Across the Corn Belt, mild weather is starting to melt a snow cover that has persisted for 2 to 3 weeks across the Ohio Valley and the upper Midwest. In the last 24 hours, snow depths have declined an inch in both Des Moines, Iowa (currently 4 inches), and Indianapolis, Indiana (2 inches).
On the Plains, cool conditions linger across Texas, but mild, dry weather prevails across the remainder of the nation’s mid-section. On the northern Plains, windy weather is contributing to the erosion of winter wheat’s protective snow cover.
In the South, rain is developing in the western Gulf Coast region. Elsewhere, mild, dry weather favors fieldwork, including harvesting of early- and mid-season oranges in Florida. However, soil moisture shortages persist across the lower Southeast. On January 6, Florida’s soil moisture was rated 40% very short to short.
In the West, cool weather lingers in the Four Corners States, but mild air is overspreading the remainder of the region. Scattered showers are confined to the Pacific Northwest. In California, dry weather favors mid-winter fieldwork, including citrus and vegetable harvest activities.
A suddenly more active weather pattern will develop for the remainder of the week. A storm system currently centered over northern Mexico will drift northeastward, reaching the upper Great Lakes region by Friday. Storm-total rainfall could reach 2 to 4 inches, with locally higher amounts, from eastern Texas into lower portions of the Mississippi and Ohio Valleys, possibly causing some areas of flooding.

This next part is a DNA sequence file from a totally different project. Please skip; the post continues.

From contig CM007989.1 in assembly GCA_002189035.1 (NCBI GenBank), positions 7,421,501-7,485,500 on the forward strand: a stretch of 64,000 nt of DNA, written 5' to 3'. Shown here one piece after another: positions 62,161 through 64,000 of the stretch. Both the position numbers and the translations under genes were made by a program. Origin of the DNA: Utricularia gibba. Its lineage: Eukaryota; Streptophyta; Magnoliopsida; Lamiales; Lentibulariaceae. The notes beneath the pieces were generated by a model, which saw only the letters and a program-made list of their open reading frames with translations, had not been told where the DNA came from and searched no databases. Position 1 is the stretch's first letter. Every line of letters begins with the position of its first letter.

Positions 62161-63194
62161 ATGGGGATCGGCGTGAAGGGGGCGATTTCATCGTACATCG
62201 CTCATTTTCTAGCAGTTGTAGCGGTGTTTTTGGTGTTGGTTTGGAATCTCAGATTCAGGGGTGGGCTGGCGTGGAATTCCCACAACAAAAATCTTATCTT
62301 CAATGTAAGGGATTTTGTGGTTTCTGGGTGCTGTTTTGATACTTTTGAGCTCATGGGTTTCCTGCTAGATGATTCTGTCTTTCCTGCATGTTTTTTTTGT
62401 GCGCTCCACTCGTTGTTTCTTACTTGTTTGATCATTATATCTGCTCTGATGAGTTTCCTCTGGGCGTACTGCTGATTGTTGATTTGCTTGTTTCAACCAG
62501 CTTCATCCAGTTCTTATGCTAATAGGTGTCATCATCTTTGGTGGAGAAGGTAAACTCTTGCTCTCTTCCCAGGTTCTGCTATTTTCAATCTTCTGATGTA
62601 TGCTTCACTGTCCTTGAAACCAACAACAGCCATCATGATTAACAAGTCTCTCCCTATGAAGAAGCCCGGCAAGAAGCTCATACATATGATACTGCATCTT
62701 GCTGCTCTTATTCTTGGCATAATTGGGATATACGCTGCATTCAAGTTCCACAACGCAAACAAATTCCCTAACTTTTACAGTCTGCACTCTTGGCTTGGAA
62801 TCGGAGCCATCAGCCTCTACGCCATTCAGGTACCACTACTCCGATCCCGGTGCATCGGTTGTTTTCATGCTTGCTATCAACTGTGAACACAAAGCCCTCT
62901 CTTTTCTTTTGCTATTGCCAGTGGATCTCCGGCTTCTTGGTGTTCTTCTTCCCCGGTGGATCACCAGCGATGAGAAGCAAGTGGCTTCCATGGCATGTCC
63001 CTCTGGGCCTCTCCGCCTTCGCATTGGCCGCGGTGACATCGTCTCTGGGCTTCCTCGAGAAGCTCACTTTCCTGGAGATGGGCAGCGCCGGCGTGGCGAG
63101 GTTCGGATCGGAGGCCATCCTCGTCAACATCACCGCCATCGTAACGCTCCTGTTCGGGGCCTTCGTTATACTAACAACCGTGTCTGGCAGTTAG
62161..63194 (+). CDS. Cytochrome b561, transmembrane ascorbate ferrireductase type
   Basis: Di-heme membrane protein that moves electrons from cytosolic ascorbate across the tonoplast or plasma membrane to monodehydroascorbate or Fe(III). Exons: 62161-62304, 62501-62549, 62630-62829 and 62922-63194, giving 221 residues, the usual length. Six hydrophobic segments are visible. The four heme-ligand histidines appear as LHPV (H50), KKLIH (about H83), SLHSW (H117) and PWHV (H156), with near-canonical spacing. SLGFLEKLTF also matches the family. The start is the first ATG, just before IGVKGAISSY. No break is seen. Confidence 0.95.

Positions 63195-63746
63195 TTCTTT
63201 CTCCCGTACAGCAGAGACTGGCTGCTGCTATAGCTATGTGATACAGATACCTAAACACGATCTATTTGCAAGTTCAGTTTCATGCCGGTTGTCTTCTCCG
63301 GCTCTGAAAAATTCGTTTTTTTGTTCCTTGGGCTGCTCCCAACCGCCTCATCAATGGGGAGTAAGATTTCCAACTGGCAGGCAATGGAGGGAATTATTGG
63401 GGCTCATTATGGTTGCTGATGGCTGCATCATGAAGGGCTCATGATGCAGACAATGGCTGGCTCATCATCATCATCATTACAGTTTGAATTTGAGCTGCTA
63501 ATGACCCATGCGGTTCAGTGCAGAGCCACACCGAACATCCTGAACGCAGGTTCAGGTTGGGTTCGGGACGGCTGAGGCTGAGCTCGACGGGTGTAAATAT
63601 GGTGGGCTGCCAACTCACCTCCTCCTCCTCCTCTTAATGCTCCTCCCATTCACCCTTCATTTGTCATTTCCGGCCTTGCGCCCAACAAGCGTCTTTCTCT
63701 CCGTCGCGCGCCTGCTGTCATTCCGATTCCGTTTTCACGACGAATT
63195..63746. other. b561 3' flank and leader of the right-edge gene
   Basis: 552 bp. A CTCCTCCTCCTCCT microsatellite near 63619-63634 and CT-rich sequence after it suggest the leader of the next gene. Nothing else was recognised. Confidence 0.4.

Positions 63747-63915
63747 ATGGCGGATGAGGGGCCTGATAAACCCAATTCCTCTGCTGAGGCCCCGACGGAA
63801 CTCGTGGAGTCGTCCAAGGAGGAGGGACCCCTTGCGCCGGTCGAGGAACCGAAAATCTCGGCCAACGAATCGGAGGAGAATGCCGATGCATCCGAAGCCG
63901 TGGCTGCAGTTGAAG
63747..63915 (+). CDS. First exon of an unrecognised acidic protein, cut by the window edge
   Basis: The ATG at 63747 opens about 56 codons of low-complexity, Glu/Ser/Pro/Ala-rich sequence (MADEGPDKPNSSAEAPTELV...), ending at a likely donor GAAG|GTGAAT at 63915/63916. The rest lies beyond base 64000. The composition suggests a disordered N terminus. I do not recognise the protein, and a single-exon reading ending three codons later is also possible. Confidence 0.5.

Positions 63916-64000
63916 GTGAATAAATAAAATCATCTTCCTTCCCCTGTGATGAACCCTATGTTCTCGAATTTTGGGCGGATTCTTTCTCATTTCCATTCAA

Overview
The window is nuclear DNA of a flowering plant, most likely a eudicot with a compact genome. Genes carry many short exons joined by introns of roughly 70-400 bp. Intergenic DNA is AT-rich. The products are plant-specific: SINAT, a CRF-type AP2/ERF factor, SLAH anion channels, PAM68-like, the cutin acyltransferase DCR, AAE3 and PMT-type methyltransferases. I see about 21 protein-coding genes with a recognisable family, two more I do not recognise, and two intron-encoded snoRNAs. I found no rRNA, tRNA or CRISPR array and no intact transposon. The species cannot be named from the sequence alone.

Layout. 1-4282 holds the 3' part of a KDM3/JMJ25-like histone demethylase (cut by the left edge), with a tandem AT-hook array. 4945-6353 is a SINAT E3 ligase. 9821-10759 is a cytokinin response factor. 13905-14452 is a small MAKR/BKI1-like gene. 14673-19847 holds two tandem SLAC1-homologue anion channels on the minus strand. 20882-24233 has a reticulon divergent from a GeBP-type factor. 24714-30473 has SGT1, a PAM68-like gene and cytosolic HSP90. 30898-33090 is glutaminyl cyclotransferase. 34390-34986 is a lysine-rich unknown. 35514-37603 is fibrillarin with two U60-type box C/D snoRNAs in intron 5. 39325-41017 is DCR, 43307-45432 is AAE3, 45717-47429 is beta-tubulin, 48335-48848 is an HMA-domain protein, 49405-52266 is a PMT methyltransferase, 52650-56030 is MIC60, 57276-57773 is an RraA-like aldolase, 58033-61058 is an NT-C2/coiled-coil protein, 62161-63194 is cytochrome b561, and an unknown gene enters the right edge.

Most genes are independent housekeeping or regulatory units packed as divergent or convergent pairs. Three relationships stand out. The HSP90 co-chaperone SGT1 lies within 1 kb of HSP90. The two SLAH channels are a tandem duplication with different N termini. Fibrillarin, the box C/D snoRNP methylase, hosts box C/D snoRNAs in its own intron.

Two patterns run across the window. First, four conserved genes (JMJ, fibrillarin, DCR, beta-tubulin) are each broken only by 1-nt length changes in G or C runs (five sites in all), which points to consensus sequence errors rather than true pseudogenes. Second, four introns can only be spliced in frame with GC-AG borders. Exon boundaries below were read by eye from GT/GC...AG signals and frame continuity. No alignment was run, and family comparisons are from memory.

Toward week’s end, a second storm system will emerge from the Rockies, providing beneficial snow to the northern Plains and upper Midwest, but triggering a second round of heavy rain in parts of the South. Combined, the two storms could produce as much as 4 to 8 inches of rain from eastern Texas into the Mid-South.
Elsewhere, the southern Plains will also receive beneficial precipitation, but the Southwest and the southern Atlantic region will remain mostly dry through week’s end.
Looking ahead, the 6- to 10-day outlook calls for above-normal temperatures in the East, while colder-than-normal conditions will prevail across the western and central U.S. Meanwhile, below-normal precipitation west of the Rockies will contrast with wetter-than-normal weather in most areas from the Plains to the East Coast.